Have you ever been on the receiving end of feedback that you are “too much?”
And what on earth are you supposed to do with that information?
Behave with less authenticity? Passion? Energy?
As a communication coach, I have worked with confused clients trying to understand this feedback. And as a passionate, enthusiastic, outspoken woman myself, I have also been on the receiving end of this feedback (shout outs to the colleague from 20 years ago who asked if I was on drugs, or if I’m always this happy…)
“You’re Too Much” is not a particularly fun (or actionable) piece of feedback.
Or is it?
Reading Between the Lines
This feedback can be golden if you can identify the reason for the feedback.
Reason #1: People Don’t Feel Seen/Heard in Your Presence
Our deepest desire as human beings is to feel seen and heard. If— in your unbridled enthusiasm, passion and authenticity—you tend to cut people off or ignore their ideas, you probably are too much for them in that moment. If this is resonating for you, now may be the perfect opportunity to work on your listening skills.
The topic deserves far more words than I’ll offer here, but in the interest of time, here are the four most critical components to listening well.
1 Lose your agenda. When someone is talking, attempt to listen to that person without judgment and without a private agenda. People know when someone is listening to understand, and when someone is listening to manipulate. Does it mean you have to give up on your goals or intentions? Of course not. It is possible to listen with a completely open mind and get your needs met during the conversation. Trust that this is the case, and allow yourself to relax into a state of clear perception.
2 Tune in. Become as present to the moment of conversation as possible, and notice the facial expressions and body language of those around you. When do they lean forward with interest? When do they lean back, as if disconnecting from the conversation? Is there an emotional message behind the words they speak?
3 Show Them You Hear Them. It may sound stupidly simple, but show the speaker that you are listening with your own body language. Keep your facial expression kind and curious. Uncross those arms. If you are hearing something that is weighted with information (emotional or otherwise), paraphrase what you heard. Allow the other person the opportunity to correct your perceptions if need be. Find a way to validate their point of view, even if you don’t agree with it. Phrases like “I can see why you take that position. It makes a lot of sense…” work well here.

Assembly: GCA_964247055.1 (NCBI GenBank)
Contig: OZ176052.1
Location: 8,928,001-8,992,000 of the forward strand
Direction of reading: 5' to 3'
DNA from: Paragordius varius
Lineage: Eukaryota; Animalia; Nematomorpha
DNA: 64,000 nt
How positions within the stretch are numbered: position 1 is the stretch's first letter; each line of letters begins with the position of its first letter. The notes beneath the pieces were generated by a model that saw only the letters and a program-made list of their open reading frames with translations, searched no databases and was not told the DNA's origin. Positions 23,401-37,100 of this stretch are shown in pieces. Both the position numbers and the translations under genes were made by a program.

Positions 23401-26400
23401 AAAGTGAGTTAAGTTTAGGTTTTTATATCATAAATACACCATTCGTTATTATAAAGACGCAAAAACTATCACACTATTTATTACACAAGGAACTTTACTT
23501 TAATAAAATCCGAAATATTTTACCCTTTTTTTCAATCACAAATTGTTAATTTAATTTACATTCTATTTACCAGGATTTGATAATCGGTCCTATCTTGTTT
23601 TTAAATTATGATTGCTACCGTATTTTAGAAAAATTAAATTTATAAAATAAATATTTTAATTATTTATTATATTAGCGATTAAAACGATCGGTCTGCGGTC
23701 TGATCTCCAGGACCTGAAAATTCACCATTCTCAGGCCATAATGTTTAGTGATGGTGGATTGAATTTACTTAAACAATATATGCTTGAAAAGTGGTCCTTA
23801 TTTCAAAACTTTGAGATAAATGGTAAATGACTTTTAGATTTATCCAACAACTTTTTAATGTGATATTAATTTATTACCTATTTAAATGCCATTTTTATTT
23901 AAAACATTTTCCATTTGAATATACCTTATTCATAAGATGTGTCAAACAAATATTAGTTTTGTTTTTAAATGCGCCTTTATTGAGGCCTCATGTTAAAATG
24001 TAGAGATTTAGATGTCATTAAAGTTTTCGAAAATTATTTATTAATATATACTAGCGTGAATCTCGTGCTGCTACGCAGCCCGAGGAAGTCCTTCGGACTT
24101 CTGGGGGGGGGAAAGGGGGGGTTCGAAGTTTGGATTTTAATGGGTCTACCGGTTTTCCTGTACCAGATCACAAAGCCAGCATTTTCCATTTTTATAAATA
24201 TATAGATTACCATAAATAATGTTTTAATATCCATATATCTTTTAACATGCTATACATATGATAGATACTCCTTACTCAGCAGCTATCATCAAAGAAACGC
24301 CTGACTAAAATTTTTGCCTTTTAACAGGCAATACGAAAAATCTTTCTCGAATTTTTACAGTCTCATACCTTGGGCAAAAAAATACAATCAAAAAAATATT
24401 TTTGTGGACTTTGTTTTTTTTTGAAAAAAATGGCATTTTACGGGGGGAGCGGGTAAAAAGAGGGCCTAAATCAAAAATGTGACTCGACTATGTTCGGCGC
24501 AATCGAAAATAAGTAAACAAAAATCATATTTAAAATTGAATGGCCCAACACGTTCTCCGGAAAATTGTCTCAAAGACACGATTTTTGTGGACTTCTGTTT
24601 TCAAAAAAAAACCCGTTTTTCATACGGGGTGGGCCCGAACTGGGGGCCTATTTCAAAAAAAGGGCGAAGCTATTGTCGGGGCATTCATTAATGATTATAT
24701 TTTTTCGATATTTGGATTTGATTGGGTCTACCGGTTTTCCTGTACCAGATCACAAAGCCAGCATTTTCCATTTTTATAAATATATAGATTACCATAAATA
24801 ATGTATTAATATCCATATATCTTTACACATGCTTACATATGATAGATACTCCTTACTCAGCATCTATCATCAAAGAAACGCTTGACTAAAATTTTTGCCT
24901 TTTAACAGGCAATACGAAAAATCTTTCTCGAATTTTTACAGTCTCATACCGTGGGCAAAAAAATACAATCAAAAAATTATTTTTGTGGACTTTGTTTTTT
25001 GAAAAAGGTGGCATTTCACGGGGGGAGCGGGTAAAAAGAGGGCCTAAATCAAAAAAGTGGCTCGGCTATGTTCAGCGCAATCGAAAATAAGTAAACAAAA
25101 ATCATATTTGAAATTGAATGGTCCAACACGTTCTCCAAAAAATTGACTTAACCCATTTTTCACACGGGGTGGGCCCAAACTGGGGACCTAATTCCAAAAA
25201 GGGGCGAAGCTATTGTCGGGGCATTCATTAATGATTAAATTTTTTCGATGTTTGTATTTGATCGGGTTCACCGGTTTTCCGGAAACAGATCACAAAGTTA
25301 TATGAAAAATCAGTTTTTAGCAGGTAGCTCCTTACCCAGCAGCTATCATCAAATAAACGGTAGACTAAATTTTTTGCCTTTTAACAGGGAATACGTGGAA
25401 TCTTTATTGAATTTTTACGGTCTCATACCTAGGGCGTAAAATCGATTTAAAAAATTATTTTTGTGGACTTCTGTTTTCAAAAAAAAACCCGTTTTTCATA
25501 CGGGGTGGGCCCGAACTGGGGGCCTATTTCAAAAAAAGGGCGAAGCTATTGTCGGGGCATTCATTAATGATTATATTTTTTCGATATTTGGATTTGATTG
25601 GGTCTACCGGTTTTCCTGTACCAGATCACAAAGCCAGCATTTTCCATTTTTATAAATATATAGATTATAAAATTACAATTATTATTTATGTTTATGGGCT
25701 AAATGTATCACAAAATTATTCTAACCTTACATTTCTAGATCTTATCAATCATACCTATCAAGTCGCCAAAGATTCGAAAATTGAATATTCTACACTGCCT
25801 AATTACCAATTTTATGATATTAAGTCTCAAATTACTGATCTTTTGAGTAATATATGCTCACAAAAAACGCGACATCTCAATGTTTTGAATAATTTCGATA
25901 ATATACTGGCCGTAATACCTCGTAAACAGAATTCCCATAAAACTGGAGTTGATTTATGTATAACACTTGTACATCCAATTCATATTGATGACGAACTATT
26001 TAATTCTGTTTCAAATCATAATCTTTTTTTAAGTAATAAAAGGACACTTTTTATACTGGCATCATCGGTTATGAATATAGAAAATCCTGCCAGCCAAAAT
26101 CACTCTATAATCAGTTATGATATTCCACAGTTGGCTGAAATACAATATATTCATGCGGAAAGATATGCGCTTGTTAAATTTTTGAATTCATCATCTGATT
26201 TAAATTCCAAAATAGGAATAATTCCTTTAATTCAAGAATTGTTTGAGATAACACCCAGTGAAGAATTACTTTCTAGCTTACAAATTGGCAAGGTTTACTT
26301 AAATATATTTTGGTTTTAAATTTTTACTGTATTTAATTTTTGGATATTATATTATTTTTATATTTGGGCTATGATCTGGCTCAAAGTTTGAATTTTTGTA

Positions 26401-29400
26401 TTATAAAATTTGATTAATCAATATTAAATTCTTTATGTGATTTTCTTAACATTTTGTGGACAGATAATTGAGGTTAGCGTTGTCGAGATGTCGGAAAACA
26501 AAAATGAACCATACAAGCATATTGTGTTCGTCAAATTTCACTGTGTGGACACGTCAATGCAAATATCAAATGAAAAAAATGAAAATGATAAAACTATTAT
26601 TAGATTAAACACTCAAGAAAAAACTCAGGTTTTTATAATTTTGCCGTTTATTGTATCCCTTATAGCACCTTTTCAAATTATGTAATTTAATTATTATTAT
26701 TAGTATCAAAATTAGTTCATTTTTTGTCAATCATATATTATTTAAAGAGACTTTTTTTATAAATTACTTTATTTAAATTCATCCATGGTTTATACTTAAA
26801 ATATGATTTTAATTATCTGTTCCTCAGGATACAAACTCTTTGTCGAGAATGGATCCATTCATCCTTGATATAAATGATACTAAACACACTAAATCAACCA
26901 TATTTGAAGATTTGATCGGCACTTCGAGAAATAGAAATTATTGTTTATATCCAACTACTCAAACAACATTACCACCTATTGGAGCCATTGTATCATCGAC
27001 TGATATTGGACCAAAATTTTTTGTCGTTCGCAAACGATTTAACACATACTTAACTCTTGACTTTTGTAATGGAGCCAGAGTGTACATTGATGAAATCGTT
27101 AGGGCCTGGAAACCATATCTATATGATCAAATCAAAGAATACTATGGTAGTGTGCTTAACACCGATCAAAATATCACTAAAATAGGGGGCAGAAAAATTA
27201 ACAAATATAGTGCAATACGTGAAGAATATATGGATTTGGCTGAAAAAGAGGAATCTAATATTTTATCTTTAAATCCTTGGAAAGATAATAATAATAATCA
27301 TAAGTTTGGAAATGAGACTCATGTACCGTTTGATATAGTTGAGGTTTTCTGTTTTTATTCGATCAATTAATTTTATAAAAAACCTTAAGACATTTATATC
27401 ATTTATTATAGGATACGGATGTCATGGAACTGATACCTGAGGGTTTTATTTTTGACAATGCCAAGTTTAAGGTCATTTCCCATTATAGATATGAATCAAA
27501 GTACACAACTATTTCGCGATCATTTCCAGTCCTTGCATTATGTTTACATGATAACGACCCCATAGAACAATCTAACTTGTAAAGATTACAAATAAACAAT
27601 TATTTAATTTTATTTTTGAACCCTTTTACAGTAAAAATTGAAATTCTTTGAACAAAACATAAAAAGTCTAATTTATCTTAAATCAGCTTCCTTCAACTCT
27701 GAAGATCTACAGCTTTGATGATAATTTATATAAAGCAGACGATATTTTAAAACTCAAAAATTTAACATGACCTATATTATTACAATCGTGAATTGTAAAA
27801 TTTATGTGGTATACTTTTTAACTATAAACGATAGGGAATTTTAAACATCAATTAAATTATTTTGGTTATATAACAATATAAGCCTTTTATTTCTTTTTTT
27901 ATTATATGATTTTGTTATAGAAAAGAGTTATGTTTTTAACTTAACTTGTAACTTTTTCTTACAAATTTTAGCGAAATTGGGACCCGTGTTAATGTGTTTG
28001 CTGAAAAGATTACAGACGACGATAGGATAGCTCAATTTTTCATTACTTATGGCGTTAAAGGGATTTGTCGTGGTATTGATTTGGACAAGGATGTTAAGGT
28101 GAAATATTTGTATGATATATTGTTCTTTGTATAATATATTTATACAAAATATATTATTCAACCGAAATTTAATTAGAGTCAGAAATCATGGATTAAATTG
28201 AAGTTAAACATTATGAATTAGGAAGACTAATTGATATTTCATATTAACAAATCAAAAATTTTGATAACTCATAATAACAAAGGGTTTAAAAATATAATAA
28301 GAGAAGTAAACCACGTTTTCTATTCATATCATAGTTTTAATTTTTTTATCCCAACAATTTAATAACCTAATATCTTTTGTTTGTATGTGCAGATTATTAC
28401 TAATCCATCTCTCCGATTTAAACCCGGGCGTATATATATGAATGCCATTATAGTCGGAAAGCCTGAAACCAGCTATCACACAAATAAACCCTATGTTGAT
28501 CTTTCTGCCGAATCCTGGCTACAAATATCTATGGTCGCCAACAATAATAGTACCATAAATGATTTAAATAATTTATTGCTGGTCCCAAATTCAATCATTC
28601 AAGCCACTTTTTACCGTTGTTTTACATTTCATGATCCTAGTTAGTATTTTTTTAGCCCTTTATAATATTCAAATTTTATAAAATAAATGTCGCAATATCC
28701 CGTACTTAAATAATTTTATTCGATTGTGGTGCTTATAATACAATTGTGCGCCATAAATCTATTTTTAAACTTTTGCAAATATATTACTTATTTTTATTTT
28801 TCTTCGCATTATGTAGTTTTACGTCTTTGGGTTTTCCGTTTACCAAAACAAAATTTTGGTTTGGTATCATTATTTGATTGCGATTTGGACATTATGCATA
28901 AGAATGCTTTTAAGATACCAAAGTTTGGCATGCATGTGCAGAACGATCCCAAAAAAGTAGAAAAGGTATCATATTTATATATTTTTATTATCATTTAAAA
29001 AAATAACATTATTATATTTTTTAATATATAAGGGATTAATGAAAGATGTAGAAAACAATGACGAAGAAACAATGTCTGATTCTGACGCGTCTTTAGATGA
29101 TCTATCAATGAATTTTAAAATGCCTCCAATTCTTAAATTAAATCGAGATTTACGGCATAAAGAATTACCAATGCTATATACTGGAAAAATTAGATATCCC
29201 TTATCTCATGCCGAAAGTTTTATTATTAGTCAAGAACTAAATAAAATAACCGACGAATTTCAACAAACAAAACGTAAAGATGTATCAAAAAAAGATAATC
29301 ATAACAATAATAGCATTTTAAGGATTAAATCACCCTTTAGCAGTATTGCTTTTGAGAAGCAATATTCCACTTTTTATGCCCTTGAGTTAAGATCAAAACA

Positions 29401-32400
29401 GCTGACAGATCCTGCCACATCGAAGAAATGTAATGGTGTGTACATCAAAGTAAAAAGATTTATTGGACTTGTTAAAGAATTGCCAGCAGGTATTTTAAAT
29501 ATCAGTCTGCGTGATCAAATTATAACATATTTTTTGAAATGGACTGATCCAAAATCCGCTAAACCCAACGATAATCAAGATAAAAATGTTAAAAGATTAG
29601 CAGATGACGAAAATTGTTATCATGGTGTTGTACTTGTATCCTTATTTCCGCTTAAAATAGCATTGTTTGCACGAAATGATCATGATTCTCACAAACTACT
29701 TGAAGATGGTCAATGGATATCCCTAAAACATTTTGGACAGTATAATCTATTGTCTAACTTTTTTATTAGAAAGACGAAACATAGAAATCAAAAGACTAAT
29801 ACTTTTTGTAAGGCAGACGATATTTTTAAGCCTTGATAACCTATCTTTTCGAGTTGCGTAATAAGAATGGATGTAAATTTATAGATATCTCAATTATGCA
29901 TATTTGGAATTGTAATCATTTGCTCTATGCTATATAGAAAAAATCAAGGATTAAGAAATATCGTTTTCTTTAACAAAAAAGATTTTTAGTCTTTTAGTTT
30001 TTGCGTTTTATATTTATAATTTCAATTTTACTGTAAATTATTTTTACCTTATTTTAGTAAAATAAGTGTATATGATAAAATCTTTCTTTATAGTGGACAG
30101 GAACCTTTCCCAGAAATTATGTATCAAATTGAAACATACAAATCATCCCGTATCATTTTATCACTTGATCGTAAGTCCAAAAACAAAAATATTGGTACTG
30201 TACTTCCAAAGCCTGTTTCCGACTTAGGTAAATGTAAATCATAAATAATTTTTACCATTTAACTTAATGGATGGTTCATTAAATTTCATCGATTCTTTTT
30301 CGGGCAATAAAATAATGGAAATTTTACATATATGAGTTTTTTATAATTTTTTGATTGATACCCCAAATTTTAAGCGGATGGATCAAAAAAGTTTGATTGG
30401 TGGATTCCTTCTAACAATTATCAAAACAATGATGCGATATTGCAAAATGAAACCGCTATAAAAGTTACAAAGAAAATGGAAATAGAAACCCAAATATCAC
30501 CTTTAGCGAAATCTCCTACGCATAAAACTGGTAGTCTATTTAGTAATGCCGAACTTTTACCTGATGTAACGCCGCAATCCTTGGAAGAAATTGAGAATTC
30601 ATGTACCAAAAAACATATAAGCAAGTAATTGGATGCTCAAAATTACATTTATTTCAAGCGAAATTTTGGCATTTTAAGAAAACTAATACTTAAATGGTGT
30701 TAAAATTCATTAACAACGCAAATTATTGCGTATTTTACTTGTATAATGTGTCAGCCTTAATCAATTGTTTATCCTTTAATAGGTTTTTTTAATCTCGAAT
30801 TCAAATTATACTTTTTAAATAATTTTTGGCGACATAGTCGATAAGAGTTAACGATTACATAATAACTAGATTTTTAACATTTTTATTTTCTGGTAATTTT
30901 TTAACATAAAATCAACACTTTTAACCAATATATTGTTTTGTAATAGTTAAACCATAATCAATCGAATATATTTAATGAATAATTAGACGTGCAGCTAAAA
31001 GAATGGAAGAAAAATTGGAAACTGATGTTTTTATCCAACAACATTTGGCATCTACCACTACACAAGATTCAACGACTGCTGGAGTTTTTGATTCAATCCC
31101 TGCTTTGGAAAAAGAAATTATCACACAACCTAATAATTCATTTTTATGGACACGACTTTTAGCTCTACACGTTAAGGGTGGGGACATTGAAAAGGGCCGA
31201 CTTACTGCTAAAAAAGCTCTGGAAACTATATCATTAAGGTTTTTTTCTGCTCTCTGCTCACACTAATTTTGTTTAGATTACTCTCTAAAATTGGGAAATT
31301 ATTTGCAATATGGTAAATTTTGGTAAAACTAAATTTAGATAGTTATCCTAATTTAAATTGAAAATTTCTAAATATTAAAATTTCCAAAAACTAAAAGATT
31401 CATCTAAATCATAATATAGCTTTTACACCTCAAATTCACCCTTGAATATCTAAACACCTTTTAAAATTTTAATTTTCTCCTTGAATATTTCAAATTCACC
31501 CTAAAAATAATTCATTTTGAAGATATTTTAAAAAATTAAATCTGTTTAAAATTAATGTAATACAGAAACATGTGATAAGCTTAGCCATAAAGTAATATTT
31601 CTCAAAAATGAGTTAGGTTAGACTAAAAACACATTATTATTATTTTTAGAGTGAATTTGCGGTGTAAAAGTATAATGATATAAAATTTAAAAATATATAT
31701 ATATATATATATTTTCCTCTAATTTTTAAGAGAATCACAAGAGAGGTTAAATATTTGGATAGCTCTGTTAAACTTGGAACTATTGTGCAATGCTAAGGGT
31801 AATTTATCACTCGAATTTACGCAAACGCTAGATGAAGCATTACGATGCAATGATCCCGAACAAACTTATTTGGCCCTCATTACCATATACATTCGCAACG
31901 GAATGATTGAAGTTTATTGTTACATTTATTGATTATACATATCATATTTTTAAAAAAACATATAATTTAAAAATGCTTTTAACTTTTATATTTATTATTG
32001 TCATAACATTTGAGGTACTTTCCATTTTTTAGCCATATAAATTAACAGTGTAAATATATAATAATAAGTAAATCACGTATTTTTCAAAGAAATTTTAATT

4 Take Nothing Personally. I know, easier said than done, right? But if you can commit to simply perceiving the perspectives of another person, without feeling hurt, defensive or angry, chances are you are going to get a much clearer understanding of what is being said. The minute we take something personally we shut down, and as a result, we become terrible listeners.
A bit of good listening goes a long way. Even if you try to incorporate just one of these four tactics, it will dramatically improve the way people experience you (and vice versa).
Reason #2: The Lobster Factor
Once upon a time, a chef placed several lobsters into a giant pot of water to boil, and failed to place a lid over the pot. Her sous-chef noticed the lack of lid, and asked “Aren’t you worried these lobsters will try to climb out?” The chef replied, “Nope. If one tries to escape, the others will pull it back down.”
In other words, sometimes the “You’re too much” feedback isn’t about you at all… it’s about the culture you find yourself in. There are those among us who, through no fault of their own, were fed a steady diet of “lay low, fly below the radar, don’t speak up too much lest you draw criticism.” For those kinds of people, a Technicolor personality is threatening on many levels. You threaten their sense of How It’s Supposed to Work. They’ve worked hard to play by the rules and follow protocol, and you waltz in playing by your own rules and they are NOT having it. After all, if you are allowed to get away with unbridled authenticity, then what the hell was the point of all of their efforts to fit in, lay low, and bite their tongues?
So What’s a Lobster To Do?
First, be very careful to label yourself as an escapee lobster. Always err in favor of doubling down on listening. I’ve seen people dismiss legitimate feedback, because they prefer to cast themselves as the lone, brave lobster, rather than the bad listener.
But, the fact is, sometimes you really are being pulled down to earth for daring to soar too high.
And if this is the case, repeat this mantra:
“My only job in this lifetime is to honor my own sense of integrity, courage, and most of all, love.”
I love this mantra because it forces me to focus on what I can control: acting from a place of personal integrity, courage and a belief that love is the only thing that matters. Repeating this mantra helps me get clear about my own behavior, and the behavior of others.
So the next time you wonder what to do with that “You’re too much!” feedback, check yourself: Am I making that person feel seen and heard?
And then check the culture you’re in: Is it you, or is it them?
And then get back in the game.
Hugs and high fives,